A team of students from Virginia Tech’s College of Architecture and Urban Studies competed against 33 teams from 27 U.S. and Canadian universities in the second U.S. Department of Energy Race to Zero Student Design Competition and brought home the top awards for Excellence in Analysis and Excellence in Systems Integration.

The annual competition, open to students and faculty from any interested collegiate institution, is based on a real-world scenario where a builder needs to update an existing product line to a high-performance house design or is developing a new high-performance home product line so energy efficient that renewable power can offset most or all the annual energy consumption.

All teams registered in the fall for the competition and then worked over the following months to improve a specific house design, either redesigning an existing design or creating a new one that satisfies the project requirements. The mandatory performance target was the DOE Zero Energy Ready Home specification, and their entries were required to demonstrate effective integration of building science principles and best practice guidelines for the building envelope and mechanical systems and the affordability of their designs with a 30-year mortgage.

The Virginia Tech entry, “TownHauZ” is an efficient unit design for the Townhomes at Admiral’s Landing, a project by K. Hovnanian Home Builders in Dundalk, Maryland. The student team enhanced the unit design within the development to produce a high-performance, 1700-square-foot residence. This design incorporates net-zero energy and PassivHaus energy design as well as assemblies, layouts, and equipment that provide highest levels of efficiency without sacrificing the occupant experience.

Virginia Tech’s student team “Invent the Future” included graduate and undergraduate students from a variety of majors:

  • Marcelo de Almeida Leitao of Fortaleza, Brazil, a masters student in architecture, served as simulation analyst;
  • Teni Ladipo of Bristow, Virginia, a doctoral student in environmental design and planning, served as the project lead developer;
  • Susan Maddox of Front Royal, Virginia, a masters student in building construction, served as the chief estimator;
  • Will Manion of Old Town, Maine, an assistant professor from the University of Maine and a current doctoral student in Virginia Tech’s BioBuild Program, served as a supportive student-faculty liaison and project coordinator;
  • Reid Miner of Harrisonburg, Virginia, a junior majoring in building construction, served as systems specialist;
  • Greg Polinger of Fairfax, Virginia, a senior majoring in building construction, served as energy simulation specialist; and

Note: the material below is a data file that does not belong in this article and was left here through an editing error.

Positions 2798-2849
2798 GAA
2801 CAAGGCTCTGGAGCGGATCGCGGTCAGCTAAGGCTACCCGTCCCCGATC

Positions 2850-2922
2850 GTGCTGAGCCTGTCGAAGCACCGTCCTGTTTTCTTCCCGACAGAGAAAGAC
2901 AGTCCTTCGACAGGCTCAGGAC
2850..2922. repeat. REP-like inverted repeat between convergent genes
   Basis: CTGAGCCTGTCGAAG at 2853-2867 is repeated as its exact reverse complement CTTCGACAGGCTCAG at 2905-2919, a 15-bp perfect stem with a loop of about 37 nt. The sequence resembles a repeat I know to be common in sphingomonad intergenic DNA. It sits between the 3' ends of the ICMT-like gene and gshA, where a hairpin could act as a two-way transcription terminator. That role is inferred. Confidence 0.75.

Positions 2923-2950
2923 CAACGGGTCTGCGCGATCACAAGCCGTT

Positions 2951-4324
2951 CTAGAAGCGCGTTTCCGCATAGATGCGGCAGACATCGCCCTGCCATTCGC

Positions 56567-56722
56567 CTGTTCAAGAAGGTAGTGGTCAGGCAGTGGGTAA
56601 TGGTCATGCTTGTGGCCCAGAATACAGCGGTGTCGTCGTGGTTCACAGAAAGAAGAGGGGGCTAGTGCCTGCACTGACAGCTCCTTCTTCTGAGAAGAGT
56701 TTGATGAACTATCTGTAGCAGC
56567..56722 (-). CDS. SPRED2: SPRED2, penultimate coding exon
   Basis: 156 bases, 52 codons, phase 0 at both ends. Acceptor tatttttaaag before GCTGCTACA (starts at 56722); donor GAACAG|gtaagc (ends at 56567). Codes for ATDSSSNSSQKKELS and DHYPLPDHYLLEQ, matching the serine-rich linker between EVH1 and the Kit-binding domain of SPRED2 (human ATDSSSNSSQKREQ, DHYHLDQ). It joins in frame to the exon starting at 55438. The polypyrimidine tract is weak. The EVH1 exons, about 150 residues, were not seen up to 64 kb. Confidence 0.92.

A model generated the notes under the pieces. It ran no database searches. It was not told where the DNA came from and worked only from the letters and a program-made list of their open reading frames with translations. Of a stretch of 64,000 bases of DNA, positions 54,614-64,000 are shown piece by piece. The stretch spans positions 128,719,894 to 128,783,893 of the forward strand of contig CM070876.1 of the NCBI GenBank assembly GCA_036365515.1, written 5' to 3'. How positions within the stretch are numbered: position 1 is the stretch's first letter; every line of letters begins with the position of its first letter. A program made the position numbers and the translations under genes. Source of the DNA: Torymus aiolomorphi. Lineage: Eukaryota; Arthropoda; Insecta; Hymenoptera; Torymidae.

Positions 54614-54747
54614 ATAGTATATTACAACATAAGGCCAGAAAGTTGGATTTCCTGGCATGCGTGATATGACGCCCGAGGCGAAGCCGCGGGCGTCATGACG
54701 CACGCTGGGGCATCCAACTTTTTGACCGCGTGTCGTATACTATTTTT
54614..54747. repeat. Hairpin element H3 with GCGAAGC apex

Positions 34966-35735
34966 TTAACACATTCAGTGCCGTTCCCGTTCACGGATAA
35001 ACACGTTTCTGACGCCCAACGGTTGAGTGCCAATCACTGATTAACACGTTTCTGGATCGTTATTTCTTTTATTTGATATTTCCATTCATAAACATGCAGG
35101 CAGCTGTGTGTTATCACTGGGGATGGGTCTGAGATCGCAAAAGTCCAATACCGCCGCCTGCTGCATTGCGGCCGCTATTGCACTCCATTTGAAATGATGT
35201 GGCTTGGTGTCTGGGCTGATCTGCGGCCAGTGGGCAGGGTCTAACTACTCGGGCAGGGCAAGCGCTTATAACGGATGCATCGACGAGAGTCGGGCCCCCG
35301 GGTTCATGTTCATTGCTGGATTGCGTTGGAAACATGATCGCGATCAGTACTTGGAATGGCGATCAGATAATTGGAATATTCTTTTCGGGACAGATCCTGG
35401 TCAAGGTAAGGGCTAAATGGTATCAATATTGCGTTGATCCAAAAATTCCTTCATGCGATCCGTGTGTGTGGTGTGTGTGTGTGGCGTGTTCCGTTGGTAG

• Sarah Scott of Fairfax, Virginia, a master's degree student in urban and regional planning, served as the planning and development specialist.

The students selected Ladipo and Polinger to represent the team at the Department of Energy 2015 Race to Zero in Golden, Colorado, April 18-20. The students were accompanied by their faculty advisor, Georg Reichard, an associate professor of building construction.

“For participating in this event for the first time and investing a lot of extracurricular time over several months to prepare a strong design proposal, our students did exceptionally well — specifically during their presentation — to secure top-level rankings in multiple categories. This means we bring home two trophies from a national competition and have shown other teams from highly-ranked universities that we are taking building performance education seriously at Virginia Tech,” said Reichard. “The faculty of building construction and the Myers-Lawson School of Construction are extremely proud of our students’ success.”

The Department of Energy designed this competition to inspire and develop the next generation of residential design and construction professionals with specific building science expertise, as well as to advance and enhance building science curriculum in universities. The Department of Building Construction has recently restructured its bachelor of science curriculum to allow for new tracks of specialization, one of which is the “Sustainable Building Performance” option, which specifically targets this educational need.

The competition is a valuable experience for Virginia Tech students as it aims to engage undergraduate students, graduate students, and university faculty to become part of a movement to achieve truly sustainable homes and provides the next generation of architects, engineers, construction managers, and entrepreneurs with interdisciplinary skills and experience to start careers in clean energy and generate creative solutions to real-world problems.

Virginia Tech’s entry was sponsored by the Virginia Center for Housing Research at Virginia Tech.